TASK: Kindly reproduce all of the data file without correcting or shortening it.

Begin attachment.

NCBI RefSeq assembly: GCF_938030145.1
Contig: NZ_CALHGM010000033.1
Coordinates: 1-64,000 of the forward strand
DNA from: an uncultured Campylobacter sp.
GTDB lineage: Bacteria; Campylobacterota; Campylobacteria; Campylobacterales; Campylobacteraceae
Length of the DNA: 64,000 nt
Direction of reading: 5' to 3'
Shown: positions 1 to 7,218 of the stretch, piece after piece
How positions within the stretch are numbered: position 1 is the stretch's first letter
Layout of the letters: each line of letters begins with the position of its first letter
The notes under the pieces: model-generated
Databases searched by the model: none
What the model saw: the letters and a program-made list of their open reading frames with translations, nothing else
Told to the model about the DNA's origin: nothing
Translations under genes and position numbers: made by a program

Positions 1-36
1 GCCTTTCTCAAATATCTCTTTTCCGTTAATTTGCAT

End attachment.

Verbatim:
NCBI RefSeq assembly: GCF_938030145.1
Contig: NZ_CALHGM010000033.1
Coordinates: 1-64,000 of the forward strand
DNA from: an uncultured Campylobacter sp.
GTDB lineage: Bacteria; Campylobacterota; Campylobacteria; Campylobacterales; Campylobacteraceae
Length of the DNA: 64,000 nt
Direction of reading: 5' to 3'
Shown: positions 1 to 7,218 of the stretch, piece after piece
How positions within the stretch are numbered: position 1 is the stretch's first letter
Layout of the letters: each line of letters begins with the position of its first letter
The notes under the pieces: model-generated
Databases searched by the model: none
What the model saw: the letters and a program-made list of their open reading frames with translations, nothing else
Told to the model about the DNA's origin: nothing
Translations under genes and position numbers: made by a program

Positions 1-36
1 GCCTTTCTCAAATATCTCTTTTCCGTTAATTTGCAT